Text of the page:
Later today and tomorrow, over parts of Australia and the Pacific ocean, the moon passes in front of the sun, leaving behind all but a golden trail of light. The term for this dramatic alignment of the moon and sun is an annular or “ring of fire” solar eclipse.
The last annular eclipse occurred May 20, 2012, and was viewable over parts of the western U.S.
This year’s version will not be visible over North America, but will be
broadcast online via the Slooh Space Camera for all to see.
To the right, see an animation of the path of the eclipse over time, created by NASA. The time ticker displays Universal Time so make the appropriate adjustment to obtain your local time (for Eastern Daylight Time in the U.S., it is a 4-hour subtraction). The large aqua shaded area represents the region where a partial solar eclipse will be visible and the red dot shows the very limited area that will be treated to the annular eclipse in all its glory.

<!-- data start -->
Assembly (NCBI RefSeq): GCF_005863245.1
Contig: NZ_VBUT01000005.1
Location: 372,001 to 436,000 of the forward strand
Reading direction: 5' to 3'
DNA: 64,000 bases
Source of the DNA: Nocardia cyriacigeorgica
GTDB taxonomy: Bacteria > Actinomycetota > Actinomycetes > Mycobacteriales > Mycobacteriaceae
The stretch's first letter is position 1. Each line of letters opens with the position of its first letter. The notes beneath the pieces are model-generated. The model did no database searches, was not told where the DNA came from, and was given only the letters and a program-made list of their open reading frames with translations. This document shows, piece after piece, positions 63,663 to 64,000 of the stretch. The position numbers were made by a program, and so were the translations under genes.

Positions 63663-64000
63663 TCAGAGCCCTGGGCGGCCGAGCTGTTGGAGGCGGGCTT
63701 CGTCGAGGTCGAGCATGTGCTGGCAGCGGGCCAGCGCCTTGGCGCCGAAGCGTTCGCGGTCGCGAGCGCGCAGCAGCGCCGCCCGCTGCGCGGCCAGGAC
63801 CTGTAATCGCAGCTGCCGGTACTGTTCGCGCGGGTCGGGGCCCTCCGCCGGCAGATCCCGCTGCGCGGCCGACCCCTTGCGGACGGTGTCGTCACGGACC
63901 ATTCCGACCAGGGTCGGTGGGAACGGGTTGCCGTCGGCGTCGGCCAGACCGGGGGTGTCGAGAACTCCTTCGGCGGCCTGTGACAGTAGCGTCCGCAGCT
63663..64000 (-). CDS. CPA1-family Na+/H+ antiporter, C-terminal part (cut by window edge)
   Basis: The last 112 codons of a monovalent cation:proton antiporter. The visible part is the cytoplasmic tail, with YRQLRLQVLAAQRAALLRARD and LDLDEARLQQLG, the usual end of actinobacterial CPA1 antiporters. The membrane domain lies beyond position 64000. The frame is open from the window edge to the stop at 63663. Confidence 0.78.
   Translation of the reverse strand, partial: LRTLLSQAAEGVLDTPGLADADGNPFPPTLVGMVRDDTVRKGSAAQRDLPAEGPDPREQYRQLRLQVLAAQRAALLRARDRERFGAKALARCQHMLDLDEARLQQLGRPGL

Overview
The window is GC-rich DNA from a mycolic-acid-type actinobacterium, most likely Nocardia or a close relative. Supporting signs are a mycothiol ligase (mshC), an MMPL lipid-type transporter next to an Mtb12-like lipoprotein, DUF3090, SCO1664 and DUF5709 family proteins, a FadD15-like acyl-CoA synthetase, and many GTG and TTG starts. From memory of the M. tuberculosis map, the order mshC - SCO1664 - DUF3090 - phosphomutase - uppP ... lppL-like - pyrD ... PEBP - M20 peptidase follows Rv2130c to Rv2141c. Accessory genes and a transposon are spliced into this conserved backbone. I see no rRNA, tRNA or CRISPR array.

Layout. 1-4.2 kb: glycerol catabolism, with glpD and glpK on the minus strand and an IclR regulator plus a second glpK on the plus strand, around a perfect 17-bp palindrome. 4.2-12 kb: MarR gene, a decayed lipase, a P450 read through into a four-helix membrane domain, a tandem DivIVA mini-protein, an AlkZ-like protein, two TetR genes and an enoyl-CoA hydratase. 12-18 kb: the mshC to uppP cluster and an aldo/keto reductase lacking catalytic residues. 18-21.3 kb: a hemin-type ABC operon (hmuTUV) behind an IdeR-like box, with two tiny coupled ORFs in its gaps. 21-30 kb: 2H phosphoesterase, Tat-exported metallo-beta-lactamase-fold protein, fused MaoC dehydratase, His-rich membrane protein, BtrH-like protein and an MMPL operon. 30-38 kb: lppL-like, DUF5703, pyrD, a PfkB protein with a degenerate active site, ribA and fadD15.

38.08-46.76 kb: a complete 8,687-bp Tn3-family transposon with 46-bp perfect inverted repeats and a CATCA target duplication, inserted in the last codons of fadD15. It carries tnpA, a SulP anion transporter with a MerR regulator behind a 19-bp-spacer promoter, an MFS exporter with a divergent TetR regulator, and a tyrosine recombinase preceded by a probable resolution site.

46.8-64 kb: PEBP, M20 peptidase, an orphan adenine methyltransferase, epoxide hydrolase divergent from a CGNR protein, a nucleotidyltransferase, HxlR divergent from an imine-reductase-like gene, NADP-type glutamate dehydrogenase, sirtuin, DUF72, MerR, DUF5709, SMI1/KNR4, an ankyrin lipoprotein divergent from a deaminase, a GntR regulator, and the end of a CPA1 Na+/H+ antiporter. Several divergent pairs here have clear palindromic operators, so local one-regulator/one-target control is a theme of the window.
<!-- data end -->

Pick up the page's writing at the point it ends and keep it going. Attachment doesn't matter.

The website Earth Sky provides a detailed location-based timeline of the eclipse evolution. And AccuWeather provides a forecast of sky conditions along the eclipse’s path; it is generally favorable for viewing.
For anyone in the path of the eclipse, here’s a set of safe viewing guidelines we put together last year: Solar annular eclipse: viewing advice
The next solar eclipse viewable in the U.S. will be a partial solar eclipse on October 23, 2014. But just wait until August 21, 2017 when a total solar eclipse traverses the country crossing the U.S. from the Pacific to the Atlantic.